Williams Sculpts Varied Beauties on ‘Blessed’

Lucinda Williams -- 'Blessed' -- Lost Highway -- 4.5 STARS

COURTESY Lost Highway

“I’m 57 but I could be seven years old / ’Cause I will never be able to / Comprehend the expansiveness of what I’ve just learned,” sings Lucinda Williams on her newest album, “Blessed.” Given the strength of “Blessed” and her decades of critical acclaim, it is impressive that Williams is able to sustain this sort of humility. Williams’s newest album is a testament to the power and diversity of her style. Simple in most regards, the album is a collection of 12 emotionally-charged tracks that swing from slow jazz ballads to upbeat country rock tunes. What she lacks in complexity, Williams easily makes up for in quality, and both the lyrics and delivery of her songs are extraordinary. While on a song-to-song basis “Blessed” lacks thematic cohesion, it ultimately emerges as a touching compilation of incredibly powerful pieces.

When taken as such a collection, “Blessed” astounds. The final track, “Kiss Like Your Kiss,” is introduced by pulsing instruments and an arpeggiated guitar line. Williams layers a soft voice and beautiful imagery on top of the gentle instrumentals: “There’ll never be a spring so perfect again / We’ll never see a yellow so rich / The grass will never be quite as green / And there’ll never be a kiss like your kiss.” Her voice often wavers or barely hits a note, but these imperfections suit the song perfectly, as do her understated lyrics. The song flows like a gentle waltz—a simple, delicate account of the beauty of being in love.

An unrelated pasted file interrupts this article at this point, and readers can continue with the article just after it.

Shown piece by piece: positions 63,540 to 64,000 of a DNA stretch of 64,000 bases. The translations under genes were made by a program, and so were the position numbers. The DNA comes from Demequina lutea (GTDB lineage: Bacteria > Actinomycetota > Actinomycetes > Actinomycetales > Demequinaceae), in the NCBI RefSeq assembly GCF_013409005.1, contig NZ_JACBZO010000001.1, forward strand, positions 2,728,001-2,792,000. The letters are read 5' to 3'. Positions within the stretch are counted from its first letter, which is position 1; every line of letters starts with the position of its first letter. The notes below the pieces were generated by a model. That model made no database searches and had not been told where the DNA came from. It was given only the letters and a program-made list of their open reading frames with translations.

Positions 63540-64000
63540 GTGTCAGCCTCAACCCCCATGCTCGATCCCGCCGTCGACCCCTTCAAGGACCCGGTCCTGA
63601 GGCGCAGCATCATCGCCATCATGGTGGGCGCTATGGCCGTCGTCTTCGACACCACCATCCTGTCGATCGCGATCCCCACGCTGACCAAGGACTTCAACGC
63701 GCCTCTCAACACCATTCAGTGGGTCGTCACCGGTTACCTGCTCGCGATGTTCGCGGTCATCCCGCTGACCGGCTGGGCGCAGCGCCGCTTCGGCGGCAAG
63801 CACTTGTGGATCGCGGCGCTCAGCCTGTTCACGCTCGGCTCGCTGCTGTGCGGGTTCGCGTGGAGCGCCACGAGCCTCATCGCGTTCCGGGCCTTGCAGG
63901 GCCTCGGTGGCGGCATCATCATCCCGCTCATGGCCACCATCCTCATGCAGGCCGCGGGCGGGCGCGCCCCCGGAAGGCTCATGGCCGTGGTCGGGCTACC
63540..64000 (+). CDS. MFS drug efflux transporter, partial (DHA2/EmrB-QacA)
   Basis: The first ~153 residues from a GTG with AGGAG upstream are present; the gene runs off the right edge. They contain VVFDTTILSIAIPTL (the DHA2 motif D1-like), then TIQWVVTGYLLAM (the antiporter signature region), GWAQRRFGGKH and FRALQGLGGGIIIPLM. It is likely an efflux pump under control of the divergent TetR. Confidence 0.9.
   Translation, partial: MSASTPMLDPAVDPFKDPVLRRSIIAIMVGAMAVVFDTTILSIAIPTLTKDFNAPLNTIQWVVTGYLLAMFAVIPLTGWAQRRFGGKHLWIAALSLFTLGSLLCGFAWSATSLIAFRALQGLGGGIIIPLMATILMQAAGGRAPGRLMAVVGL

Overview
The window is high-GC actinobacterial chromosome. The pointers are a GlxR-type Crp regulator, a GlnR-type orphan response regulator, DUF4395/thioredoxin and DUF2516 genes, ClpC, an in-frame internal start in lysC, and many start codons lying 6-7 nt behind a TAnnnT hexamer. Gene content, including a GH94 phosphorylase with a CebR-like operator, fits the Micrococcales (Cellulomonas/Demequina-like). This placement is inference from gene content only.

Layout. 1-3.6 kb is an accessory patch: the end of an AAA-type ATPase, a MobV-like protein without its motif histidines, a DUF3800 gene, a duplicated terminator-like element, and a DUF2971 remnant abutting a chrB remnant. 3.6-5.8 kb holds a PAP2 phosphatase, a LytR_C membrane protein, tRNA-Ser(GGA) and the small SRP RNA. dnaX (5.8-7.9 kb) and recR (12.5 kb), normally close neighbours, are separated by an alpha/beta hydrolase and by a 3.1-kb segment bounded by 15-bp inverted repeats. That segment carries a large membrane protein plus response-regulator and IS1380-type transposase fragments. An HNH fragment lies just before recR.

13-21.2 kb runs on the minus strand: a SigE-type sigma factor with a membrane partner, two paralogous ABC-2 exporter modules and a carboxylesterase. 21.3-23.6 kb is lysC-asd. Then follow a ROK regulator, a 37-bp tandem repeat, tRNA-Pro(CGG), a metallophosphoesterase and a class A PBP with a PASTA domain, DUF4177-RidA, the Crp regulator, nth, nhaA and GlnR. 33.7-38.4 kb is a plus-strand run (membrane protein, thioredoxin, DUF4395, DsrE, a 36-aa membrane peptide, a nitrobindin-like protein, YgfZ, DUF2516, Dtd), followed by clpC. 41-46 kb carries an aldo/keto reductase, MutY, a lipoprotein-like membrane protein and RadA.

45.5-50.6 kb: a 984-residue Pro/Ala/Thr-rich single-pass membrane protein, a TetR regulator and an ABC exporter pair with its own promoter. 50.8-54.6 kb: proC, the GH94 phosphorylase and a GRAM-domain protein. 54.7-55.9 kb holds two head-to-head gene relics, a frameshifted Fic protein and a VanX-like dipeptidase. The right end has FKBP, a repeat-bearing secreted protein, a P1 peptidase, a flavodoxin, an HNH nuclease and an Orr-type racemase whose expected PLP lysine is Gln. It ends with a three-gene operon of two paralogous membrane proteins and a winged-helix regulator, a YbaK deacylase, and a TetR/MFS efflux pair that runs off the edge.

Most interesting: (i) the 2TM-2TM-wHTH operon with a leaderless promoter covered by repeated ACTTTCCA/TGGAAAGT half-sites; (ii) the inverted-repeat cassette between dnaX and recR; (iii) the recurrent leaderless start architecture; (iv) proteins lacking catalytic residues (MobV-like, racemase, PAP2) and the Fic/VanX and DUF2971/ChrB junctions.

On album-opener “Buttercup” and “Seeing Black,” Williams shows her tougher side. Backed by distorted guitars and a solid drum beat, she sings about disillusionment—with love on “Buttercup,” and with life on “Seeing Black.” “When did you start seeing black? / Was it too much good you felt you lacked? / Was it too much weight riding on your back?” she sings on the latter. In both songs, Williams is joined in the chorus by well-executed harmonies, which add force to the already muscular songs. The overall result is a confident indifference. This feeling stands in powerful contrast to her slower tracks, in which she lays her emotions bare.

The strongest song on “Blessed” is in many ways the most out of place. While the album lacks strong thematic or tonal consistency, “Soldier’s Song” is an even sharper departure from the other tracks. The song tells the story of a soldier at war and his love interest, with Williams narrating in the first person as a soldier on a battlefield. The song’s lyrics alternate between describing the soldier’s life and his love’s radically different domestic life—a juxtaposition that highlights the absurd, inhumane nature of war: “I met my enemy today / Baby takes the little one out to play / Enemy shot two of my buddies down / Baby rides the little one on the merry-go-round.” Williams also leaves out names, referring only to “baby,” “buddies,” and “enemy,” making the song a general anthem of all soldiers, not just a specific one. “Soldier’s Song” is so emotionally effective that it is difficult to listen to, but only because its message is so touchingly conveyed.

Aside from its lyrics, the most impressive feature of “Blessed” is the degree to which Williams uses her voice as a flexible emotional—if imperfect—tool. In “Buttercup,” she sings almost lackadaisically, her raspy voice literally slurring through the words. On “Soldier’s Song,” she sounds weary and meek, her voice wavering, suggesting the pain of the soldier. Her voice is clear and light on “Blessed,” and the song is one of the happier tracks on the album as a result.


On “Copenhagen,” Williams alters the tone of her voice yet again, singing in a gentle yet raw voice lyrics that perfectly describe the album: “Walking through unfamiliar streets and / Shaking unfamiliar hands and / Hearing unfamiliar laughs / And lovely language I don’t understand.” While it may seem trite, this is exactly what “Blessed” is—a walk through the unfamiliar streets of Williams’s disparate experiences while hearing the language of her emotions—emotions conveyed so directly and poetically as to be both heartrending and heartwarming.

—Staff Writer Keerthi Reddy can be reached at


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